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Wednesday, 2 January 2019

Terry Bave 1931-2018 British Comics Genius Passes Away

Russell Bave, the son of Terry Bave has just sent this sad message.  My thoughts go out to Terry's wife, Sheila, and his family:

Hi, it is with a great sadness that I have to announce the passing of Terry Bave of 6th December 2018, after a short illness. He was one of the greats from the golden age of British comics. He was drawing right to the end, completing a wedding anniversary card for his wife in October. He will be sadly missed by his family and comic fans. All the best, Russell Bave.

Above: cropped copy of a photo Terry sent me of himself on the London Eye in the early 2000s (used in Comic Bits No. 1)

Terence H. Bave was born in Bristol in 1931. He left school at the age of fourteen and joined the Post Office Savings Bank as a clerical assistant, while studying one day a week at a continuation school. At the school he met Shiela Newton, who he would later marry in 1952. He joined the Civil Service as a trainee cartographer, and sold his first cartoon to the Colonial Survey Department's in-house magazine. After two years' National Service he returned to the department in 1951, but stepped up his freelance cartooning in a variety of magazines. In the late 50s he left the civil service for a commercial cartography company, then joined a packaging firm as a designer.

In 1967 he submitted his first comics work to Odhams PressWham!, and was given the strip "Sammy Shrink" to draw. He later created "Baby Whamster" and "Baby Smasher", and ghosted "The Dolls of St. Dominics" and "Grimly Feendish" for Leo Baxendale. When Odhams merged into IPC, Bave began to work for their humour titles, including Whizzer and Chips ("My and My Shadow", 1969; "Odd-Ball", 1973), Cor!! ("Donovan's Dad", 1970; "The Slimms"), Shiver and Shake ("Webster", "The Desert Fox"), Whoopee! ("Toy Boy", 1974; "Calculator Kid"; "Blabbermouth"; "Willy Worry"), Monster Fun ("Draculass", 1975), Wow! ("Barney's Badges"), Jackpot ("Richie Wraggs", "Full O'Beans"), Krazy ("Scaredy Cat", 1976) and Buster ("Pete's Pop-Up Book", 1984; "Good Guy", 1986), many of the scripts being written by his wife Shiela.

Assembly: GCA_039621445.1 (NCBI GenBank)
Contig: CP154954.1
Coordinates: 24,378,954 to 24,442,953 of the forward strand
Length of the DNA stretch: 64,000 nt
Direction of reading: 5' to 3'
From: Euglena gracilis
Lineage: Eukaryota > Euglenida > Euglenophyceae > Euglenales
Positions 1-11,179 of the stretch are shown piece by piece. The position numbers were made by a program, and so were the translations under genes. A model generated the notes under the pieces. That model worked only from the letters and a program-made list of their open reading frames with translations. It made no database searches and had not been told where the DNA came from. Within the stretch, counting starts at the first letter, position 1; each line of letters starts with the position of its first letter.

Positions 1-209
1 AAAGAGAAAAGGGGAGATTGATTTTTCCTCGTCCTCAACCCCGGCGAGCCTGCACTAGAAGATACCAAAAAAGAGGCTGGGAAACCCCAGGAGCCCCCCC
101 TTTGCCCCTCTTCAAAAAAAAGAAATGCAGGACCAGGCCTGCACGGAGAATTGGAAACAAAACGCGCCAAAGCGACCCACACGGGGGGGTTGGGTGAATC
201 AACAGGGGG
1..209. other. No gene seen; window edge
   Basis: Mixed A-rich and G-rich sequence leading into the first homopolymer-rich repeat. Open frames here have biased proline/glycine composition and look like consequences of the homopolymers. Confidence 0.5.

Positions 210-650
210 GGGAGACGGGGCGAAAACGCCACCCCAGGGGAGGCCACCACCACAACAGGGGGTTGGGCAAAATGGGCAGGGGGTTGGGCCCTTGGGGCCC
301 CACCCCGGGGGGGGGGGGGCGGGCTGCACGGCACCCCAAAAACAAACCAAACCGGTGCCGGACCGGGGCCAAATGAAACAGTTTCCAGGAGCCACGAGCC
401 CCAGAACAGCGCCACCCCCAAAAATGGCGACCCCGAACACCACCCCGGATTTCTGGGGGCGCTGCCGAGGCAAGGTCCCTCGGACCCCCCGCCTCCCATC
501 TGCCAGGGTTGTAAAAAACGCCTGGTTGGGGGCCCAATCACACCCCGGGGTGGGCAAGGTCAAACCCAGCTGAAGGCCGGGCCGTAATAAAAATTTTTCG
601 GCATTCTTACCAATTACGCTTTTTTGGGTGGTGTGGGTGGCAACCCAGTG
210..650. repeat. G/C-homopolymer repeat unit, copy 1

In the 90s he drew for DC Thomson's humour titles, including "Ratz" in The Beano.
On 11 January 2013 he published his autobiography, Cartoons and Comic StripsWorking at the heart of English cartooning Terry had a long, successful career as an artist working on children's comics, such as Whizzer and Chips, Cor!!, Buster, Whoopee, Dandy and Beano. From the heyday of the sixties and seventies, Terry saw the rise, and eventual decline, of creative cartooning for children's comics. His story is not just a tale of one artist, working in creative partnership with his wife Shiela, but the story of comics themselves.
Tempus fugit

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